This article originally ran on LDS Living in 2015.
The best way to predict your future is to create it.
-Stephen R. Covey
Successful marriages don’t happen by accident; they take planning and talking and effort. Here are some important tips from the Bytheways that will save you a little stress and frustration as you keep working towards a celestial marriage.
1. Assume good intentions.
Sometimes we hurt each other’s feelings without meaning to. When two people get together from different families and backgrounds and try to live together, that’s inevitable. Early in our marriage, we came to an understanding that has helped us a great deal: We promised that we would never intentionally hurt each other’s feelings, and then we promised that if we ever did feel hurt, we would remind ourselves of that commitment. . . .
It can be so easy to get offended unless you remind yourself that you are both trying to make a happy marriage, and that neither of you really wants a hurt or angry spouse. You may find, too, that when you try to overlook the little things before you get offended, you can avoid a lot of problems.
2. Use these handy communication tools.
We’d like to share a couple of tools that have helped us immensely in this aspect of our marriage. When we’re trying to make a decision together about what we should do, we use the number rating system. . . .
This is how it works: Let’s say we’re trying to decide what to do for our Friday date night. One of us might say, “Do you want to see a movie tonight?” Instead of choosing between “yes” or “no,” we use the rating system. John might say, “Oh, I’m about a four on that one,” and Kim might say, “I’m about a six.” Which means we’ll start all over again and come up with another idea that we both give a higher rating.
The rating system helps us communicate what we really want without having to guess about our partner. This way we don’t end up doing things together that neither one of us really wants to do!
3. Listen with meekness, not sulkiness.
Stephen Covey has written, “Unexpressed feelings don’t die. They are buried alive and come forth later in uglier ways. People who over and over again take the martyr role gradually build internal resentments and hostilities which eventually surface” (Truman G. Madsen and Stephen R. Covey, Marriage and Family: Gospel Insights [Salt Lake City: Bookcraft, 1983], p. 175).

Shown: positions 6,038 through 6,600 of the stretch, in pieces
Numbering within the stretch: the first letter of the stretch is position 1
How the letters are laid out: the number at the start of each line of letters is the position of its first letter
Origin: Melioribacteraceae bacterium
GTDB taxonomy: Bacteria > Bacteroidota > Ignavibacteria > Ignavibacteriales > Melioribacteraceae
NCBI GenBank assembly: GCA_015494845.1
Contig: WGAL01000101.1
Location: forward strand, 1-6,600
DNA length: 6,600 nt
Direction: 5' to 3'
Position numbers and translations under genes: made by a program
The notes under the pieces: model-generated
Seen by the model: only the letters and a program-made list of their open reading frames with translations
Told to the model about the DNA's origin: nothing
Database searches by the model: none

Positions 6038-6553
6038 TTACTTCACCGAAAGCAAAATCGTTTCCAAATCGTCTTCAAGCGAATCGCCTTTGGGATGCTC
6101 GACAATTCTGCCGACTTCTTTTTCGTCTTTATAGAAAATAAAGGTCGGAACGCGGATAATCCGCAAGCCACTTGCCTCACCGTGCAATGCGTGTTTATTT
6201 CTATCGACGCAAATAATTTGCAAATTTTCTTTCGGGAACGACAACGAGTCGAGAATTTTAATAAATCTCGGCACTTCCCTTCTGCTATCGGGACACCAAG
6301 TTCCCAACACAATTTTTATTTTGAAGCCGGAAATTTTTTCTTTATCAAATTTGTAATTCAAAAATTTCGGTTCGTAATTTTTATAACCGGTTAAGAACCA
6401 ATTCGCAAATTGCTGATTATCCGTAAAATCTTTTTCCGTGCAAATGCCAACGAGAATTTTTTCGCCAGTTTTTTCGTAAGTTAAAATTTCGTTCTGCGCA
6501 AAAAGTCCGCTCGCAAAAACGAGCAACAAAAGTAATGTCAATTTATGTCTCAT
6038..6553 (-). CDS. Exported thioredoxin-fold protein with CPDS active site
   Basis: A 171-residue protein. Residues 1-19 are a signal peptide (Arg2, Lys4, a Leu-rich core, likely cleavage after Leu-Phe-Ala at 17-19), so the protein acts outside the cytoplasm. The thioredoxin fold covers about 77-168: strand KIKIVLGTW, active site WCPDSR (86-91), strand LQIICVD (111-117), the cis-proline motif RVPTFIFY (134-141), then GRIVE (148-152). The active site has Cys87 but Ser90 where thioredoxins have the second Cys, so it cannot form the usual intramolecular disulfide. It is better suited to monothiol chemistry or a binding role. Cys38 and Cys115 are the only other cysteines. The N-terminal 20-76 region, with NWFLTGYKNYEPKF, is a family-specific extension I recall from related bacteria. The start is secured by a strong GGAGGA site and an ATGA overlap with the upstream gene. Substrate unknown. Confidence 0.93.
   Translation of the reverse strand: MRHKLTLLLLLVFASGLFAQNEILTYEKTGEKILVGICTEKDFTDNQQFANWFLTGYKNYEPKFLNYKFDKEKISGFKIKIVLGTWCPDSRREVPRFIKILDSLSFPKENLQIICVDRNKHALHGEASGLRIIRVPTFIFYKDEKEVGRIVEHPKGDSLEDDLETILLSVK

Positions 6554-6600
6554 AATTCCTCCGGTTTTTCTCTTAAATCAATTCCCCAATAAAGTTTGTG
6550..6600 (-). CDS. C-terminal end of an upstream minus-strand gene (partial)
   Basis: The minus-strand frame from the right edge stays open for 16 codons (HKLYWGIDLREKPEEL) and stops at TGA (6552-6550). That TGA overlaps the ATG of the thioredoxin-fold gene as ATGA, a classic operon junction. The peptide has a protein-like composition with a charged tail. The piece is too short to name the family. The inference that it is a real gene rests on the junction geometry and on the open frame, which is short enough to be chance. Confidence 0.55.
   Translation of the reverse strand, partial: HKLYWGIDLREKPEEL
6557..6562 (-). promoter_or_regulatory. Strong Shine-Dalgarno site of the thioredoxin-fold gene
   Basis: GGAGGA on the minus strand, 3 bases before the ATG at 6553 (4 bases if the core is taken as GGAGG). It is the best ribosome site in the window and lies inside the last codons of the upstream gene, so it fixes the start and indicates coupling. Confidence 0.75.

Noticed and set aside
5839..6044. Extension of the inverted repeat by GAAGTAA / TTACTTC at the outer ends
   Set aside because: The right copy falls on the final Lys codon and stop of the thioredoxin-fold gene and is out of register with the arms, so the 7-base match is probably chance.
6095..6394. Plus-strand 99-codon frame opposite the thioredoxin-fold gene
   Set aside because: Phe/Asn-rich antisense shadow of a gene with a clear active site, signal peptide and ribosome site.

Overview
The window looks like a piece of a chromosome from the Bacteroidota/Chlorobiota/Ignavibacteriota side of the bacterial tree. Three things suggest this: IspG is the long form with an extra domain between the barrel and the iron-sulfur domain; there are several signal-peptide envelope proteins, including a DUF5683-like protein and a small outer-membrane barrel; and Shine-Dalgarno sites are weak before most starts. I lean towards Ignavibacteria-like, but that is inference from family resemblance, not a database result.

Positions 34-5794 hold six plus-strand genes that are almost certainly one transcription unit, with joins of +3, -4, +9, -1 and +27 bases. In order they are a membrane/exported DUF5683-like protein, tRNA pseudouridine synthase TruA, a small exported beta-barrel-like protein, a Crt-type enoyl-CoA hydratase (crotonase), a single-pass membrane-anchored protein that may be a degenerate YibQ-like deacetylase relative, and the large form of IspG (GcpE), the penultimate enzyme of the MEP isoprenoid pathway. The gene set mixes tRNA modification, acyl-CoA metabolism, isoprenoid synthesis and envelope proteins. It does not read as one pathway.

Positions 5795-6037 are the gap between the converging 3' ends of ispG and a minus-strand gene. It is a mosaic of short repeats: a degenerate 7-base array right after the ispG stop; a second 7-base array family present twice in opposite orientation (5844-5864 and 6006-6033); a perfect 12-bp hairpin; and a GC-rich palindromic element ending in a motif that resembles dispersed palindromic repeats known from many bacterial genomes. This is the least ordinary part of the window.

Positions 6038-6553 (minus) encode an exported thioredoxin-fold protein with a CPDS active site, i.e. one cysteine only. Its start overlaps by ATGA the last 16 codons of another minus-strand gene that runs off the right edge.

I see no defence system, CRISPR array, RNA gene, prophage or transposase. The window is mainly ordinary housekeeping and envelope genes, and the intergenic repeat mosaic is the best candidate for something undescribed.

We believe that, more important than all the communication techniques we could share, the main thing you need is simply the willingness to listen. That willingness to talk about problems, to look at them honestly and try to solve them, might be called meekness. Remember that when Jesus said to the apostles, “one of you shall betray me,” they all asked, “Is it I?” (Matthew 26:21–22). That kind of meekness and introspection will help you as you encounter these speed bumps on the road to marital bliss. If your spouse seems to feel betrayed, you might ask, “Is it I?” or, “Is it something I did?” . . .
4. Learn to put your new family first.
While you will always be a member of the family into which you were born, you have now assumed a more important role that must be your first priority. You are now a husband or wife more than anything else. That has to take first place. . . .
There are some things within a marriage that are very personal and shouldn’t be shared with extended family members. It’s important that both spouses feel emotionally “safe” within the marriage, free to be themselves, even with all their quirks. Spouses need to try to be completely loyal to one another, and not spend every night on the phone telling their parents the latest crazy thing the other one did that wasn’t the way their own family used to do it.
5. Don't nag. Do praise.
Being overly critical probably hurts more than it helps. We doubt that anyone is ever criticized into changing. On the other hand, many people have been loved into changing. . . .
Some may believe that their job is to help their spouses become more than they are, and that’s true. But what may be intended as encouragement for the future can sound like complaining in the present. For example, if a wife is constantly telling her husband all that he “could” be doing, or all that he “should” be doing, she may sincerely believe she’s being the “good woman” pushing her husband to greater heights. However, the husband may begin to think, “No matter what I do, it’s not good enough." . . . Most men want in marriage is to be admired and appreciated.